Chronically ill Napier girl Matisse Reid's Bay homecoming has been cancelled due to health complications.
Just five days before Christmas, which also marked Matisse's 12th birthday, the Reids were dealt a devastating, blow, her grandmother Kathy Hands said.
"Matisse started having [transplant] rejection issues on December 20, their belongings had already been sent home in a container, so they were sitting there with a suitcase each and nothing else.
"We are pretty crushed, everyone was so looking forward to [their return], the whole extended family."
Matisse underwent a stomach, duodenum, pancreas, small and large bowel transplant in December 2010 after being born with a rare disease called chronic pseudo intestinal obstruction, which meant she was unable to eat and had to be fed through a tube.
In 2007 the Reid family packed up their Napier home and moved to Pittsburgh, USA, to wait in line for the much-needed operation. Their flight to New Zealand was set to arrive early this week, nearly six years to the day since they left.
On December 21, Jodee Reid shared the bad news of her daughter's mild rejection with family, friends and followers in an online blog post.
Results of a biopsy, which returned on Christmas Day revealed the rejection was still present and Matisse would not be discharged from hospital to celebrate the holidays.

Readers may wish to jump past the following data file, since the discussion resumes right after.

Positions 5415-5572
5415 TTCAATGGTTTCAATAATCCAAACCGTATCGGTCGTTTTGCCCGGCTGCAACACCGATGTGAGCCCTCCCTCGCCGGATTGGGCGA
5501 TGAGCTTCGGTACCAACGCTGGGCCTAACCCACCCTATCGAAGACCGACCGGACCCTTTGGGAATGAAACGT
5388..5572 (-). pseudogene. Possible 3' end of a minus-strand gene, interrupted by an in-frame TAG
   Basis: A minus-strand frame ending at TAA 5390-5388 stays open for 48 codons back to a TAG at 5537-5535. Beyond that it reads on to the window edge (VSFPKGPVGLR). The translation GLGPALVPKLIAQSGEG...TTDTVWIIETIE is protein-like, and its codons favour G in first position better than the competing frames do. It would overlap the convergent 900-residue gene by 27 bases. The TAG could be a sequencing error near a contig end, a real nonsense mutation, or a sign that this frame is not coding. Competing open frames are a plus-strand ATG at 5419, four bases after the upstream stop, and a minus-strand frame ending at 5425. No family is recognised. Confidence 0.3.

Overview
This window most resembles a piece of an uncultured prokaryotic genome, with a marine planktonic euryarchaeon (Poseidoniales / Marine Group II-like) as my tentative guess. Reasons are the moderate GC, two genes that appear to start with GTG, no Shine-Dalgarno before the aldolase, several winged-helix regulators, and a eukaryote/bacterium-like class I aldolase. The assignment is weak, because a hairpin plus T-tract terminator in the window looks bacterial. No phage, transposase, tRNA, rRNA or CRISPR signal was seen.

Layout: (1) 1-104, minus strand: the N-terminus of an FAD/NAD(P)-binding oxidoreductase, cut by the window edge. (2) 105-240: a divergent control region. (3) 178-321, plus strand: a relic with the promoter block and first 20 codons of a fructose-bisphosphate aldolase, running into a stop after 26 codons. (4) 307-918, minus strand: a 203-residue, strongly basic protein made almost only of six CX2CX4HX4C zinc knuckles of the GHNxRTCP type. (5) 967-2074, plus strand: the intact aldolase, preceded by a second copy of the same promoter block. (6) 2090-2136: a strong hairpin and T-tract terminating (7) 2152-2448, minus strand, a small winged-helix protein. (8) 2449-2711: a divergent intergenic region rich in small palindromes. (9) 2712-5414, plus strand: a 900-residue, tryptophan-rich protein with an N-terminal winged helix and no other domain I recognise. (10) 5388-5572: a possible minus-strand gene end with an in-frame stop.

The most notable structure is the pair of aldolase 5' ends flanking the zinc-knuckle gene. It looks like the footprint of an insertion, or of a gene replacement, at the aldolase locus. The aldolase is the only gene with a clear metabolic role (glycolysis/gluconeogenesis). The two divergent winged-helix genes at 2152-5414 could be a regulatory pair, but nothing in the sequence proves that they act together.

"Thankfully [her] treatment schedule is now 12 hourly so she was granted a day pass to come home for Xmas/Birthday - better than nothing," Jodee wrote.
After 11 long days in hospital and many ups and downs - physical and emotional - Matisse made progress and was able to go home on Sunday before returning for a biopsy on Monday which has given her the all clear.
"Now we start weaning one of Matisse's high doses of steroids. They will keep her other two immune suppression drugs up at this point to try to prevent further rejection.
"Unfortunately due to this rejection and earlier rejection Matisse is at high risk and will always be at risk so it is something we need to pay very special attention to."
A prolonged stay in the US meant Matisse and family had to renew their visas and stay behind in the home they were supposed to have vacated on December 31.
However, they remained positive and looked upon early detection of the rejection as a blessing.
"We are grateful that we caught this before we left Pittsburgh for many reasons ...
"Everything is being done to try to prevent another rejection but at the same time you run the risk of causing other factors that can threaten Matisse's health and life - it is a fine balance."
No set date had been decided for a return to Hawke's Bay, but they would have that discussion if Matisse showed no sign of rejection after another biopsy in two weeks time.